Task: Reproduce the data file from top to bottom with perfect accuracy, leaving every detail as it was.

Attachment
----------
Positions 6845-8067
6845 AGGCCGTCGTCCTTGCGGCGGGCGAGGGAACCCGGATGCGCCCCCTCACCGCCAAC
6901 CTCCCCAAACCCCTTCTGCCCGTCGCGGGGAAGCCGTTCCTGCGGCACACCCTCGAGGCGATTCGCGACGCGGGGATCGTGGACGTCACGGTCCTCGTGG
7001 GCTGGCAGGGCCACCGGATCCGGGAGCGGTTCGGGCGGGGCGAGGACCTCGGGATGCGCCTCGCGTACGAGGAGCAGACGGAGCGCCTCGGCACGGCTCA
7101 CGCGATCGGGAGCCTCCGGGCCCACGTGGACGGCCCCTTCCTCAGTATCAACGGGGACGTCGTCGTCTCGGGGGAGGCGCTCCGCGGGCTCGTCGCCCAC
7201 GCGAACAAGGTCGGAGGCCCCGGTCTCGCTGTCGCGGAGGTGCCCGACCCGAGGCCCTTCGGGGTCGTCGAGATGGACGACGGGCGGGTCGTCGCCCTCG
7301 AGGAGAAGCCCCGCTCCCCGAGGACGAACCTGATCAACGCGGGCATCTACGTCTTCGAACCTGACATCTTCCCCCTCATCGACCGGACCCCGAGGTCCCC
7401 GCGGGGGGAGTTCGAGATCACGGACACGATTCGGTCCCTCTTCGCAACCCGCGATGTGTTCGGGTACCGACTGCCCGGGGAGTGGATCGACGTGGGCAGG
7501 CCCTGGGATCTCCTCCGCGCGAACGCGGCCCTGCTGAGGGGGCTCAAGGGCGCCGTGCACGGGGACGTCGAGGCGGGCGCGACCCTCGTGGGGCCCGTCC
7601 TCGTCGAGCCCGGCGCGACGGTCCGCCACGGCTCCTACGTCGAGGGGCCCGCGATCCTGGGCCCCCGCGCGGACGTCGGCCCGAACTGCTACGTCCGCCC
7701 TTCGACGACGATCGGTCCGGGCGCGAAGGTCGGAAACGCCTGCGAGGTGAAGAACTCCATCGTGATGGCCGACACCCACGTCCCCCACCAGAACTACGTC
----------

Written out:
Positions 6845-8067
6845 AGGCCGTCGTCCTTGCGGCGGGCGAGGGAACCCGGATGCGCCCCCTCACCGCCAAC
6901 CTCCCCAAACCCCTTCTGCCCGTCGCGGGGAAGCCGTTCCTGCGGCACACCCTCGAGGCGATTCGCGACGCGGGGATCGTGGACGTCACGGTCCTCGTGG
7001 GCTGGCAGGGCCACCGGATCCGGGAGCGGTTCGGGCGGGGCGAGGACCTCGGGATGCGCCTCGCGTACGAGGAGCAGACGGAGCGCCTCGGCACGGCTCA
7101 CGCGATCGGGAGCCTCCGGGCCCACGTGGACGGCCCCTTCCTCAGTATCAACGGGGACGTCGTCGTCTCGGGGGAGGCGCTCCGCGGGCTCGTCGCCCAC
7201 GCGAACAAGGTCGGAGGCCCCGGTCTCGCTGTCGCGGAGGTGCCCGACCCGAGGCCCTTCGGGGTCGTCGAGATGGACGACGGGCGGGTCGTCGCCCTCG
7301 AGGAGAAGCCCCGCTCCCCGAGGACGAACCTGATCAACGCGGGCATCTACGTCTTCGAACCTGACATCTTCCCCCTCATCGACCGGACCCCGAGGTCCCC
7401 GCGGGGGGAGTTCGAGATCACGGACACGATTCGGTCCCTCTTCGCAACCCGCGATGTGTTCGGGTACCGACTGCCCGGGGAGTGGATCGACGTGGGCAGG
7501 CCCTGGGATCTCCTCCGCGCGAACGCGGCCCTGCTGAGGGGGCTCAAGGGCGCCGTGCACGGGGACGTCGAGGCGGGCGCGACCCTCGTGGGGCCCGTCC
7601 TCGTCGAGCCCGGCGCGACGGTCCGCCACGGCTCCTACGTCGAGGGGCCCGCGATCCTGGGCCCCCGCGCGGACGTCGGCCCGAACTGCTACGTCCGCCC
7701 TTCGACGACGATCGGTCCGGGCGCGAAGGTCGGAAACGCCTGCGAGGTGAAGAACTCCATCGTGATGGCCGACACCCACGTCCCCCACCAGAACTACGTC